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Rediff.com  » News » Busted module's aim was to carry out assassinations

Busted module's aim was to carry out assassinations

September 01, 2012 23:35 IST

The newly-busted terror module which was allegedly planning a spate of assassinations in various parts of the country was inspired by Anwar Alwaki, the deceased leader of the Al Qaeda.

Investigations revealed that the terror group, whose suspected members have been arrested from across the country recently, was self motivated and had no direct links with any other group.

According to investigators, there new plan was to kill high profile personalities and cause communal tension in the country. They adopted assassinations instead of planting bombs, Bangalore City Police Commissioner Jyoti Prakash Mirji informed the media on Saturday.

While in Bangalore they were planning to kill journalists and a BJP leader, Prahlad Joshi; in Hyderabad they had planned on killing two corporators, the police revealed.

Further they were also targeting a prominent Hindu leader in Andhra Pradesh. However, the police are still ascertaining their targets in Maharashtra from where four persons were also arrested.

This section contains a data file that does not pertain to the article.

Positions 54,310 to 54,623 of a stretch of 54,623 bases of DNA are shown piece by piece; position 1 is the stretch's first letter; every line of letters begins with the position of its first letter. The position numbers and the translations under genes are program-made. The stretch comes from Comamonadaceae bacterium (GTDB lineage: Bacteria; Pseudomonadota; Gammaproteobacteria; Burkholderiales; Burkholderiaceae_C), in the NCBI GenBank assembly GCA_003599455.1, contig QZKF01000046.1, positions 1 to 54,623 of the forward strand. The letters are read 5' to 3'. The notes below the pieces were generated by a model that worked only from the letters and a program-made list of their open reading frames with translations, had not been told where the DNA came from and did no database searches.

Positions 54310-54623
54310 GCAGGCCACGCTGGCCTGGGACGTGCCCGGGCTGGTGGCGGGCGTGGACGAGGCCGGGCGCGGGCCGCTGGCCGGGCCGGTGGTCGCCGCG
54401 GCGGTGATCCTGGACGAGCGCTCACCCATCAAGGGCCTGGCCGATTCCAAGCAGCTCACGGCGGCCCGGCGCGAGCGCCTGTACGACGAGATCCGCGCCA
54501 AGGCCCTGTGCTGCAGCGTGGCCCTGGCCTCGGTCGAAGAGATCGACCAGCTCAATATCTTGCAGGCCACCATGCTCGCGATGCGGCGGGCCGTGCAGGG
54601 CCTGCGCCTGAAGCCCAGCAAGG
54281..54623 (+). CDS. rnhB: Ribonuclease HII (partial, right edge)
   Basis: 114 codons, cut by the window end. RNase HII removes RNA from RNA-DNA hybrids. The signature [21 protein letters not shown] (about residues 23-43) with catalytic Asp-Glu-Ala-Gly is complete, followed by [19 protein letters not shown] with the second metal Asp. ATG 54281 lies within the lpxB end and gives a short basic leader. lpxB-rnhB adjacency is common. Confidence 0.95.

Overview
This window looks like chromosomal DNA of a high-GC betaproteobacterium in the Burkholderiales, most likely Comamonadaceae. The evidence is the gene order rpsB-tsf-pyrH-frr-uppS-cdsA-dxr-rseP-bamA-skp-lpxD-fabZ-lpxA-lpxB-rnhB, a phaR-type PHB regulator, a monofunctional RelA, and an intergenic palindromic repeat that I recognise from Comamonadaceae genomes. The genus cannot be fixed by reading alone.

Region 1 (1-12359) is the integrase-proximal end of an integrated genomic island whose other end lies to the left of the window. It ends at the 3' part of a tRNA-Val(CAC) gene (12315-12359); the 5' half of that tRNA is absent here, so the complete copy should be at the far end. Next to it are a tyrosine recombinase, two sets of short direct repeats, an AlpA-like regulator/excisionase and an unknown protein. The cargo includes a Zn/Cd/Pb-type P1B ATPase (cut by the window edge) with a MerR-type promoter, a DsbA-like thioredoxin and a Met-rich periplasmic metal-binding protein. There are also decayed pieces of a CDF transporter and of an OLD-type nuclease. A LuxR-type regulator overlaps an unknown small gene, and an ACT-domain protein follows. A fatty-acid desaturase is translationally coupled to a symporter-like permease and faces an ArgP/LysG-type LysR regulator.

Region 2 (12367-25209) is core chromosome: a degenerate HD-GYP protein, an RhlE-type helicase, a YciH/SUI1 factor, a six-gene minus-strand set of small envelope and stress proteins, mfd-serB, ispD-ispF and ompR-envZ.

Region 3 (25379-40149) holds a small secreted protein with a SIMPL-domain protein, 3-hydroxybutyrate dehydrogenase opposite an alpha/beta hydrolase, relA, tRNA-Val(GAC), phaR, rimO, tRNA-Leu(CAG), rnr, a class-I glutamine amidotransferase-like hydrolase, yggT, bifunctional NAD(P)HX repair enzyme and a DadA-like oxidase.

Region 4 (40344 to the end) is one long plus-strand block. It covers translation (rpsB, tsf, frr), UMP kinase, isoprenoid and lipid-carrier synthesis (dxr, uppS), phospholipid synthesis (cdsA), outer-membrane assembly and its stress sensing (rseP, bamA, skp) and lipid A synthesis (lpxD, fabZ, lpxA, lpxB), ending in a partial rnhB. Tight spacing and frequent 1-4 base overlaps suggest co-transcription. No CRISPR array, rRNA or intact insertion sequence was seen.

Mirji however rubbished reports of this module trying to carry out attacks on major installations. "Their operation was about assassinations. While they sought to take revenge on persons who were anti-Islamic, on the other hand they sought to trigger communal riots," he said.

"Currently we are focusing on collecting information on the handlers of the arrested, who are believed to be in Saudi Arabia, and collect information whether the group has a reach across the country. We are also focusing on busting their other modules," he added.

From those arrested in Karnataka, the police have recovered an Italian-made 7.65 mm pistol with seven cartridges, a dagger, 16 mobile phones, 8 SIM cards, 4 ATM cards, two laptops, pen drives and a bike. Besides, police have also found seven 'Jihadi' books.

The police have also found maps of Chennai, and even Iran, including some Urdu paper clippings.

Vicky Nanjappa in Bangalore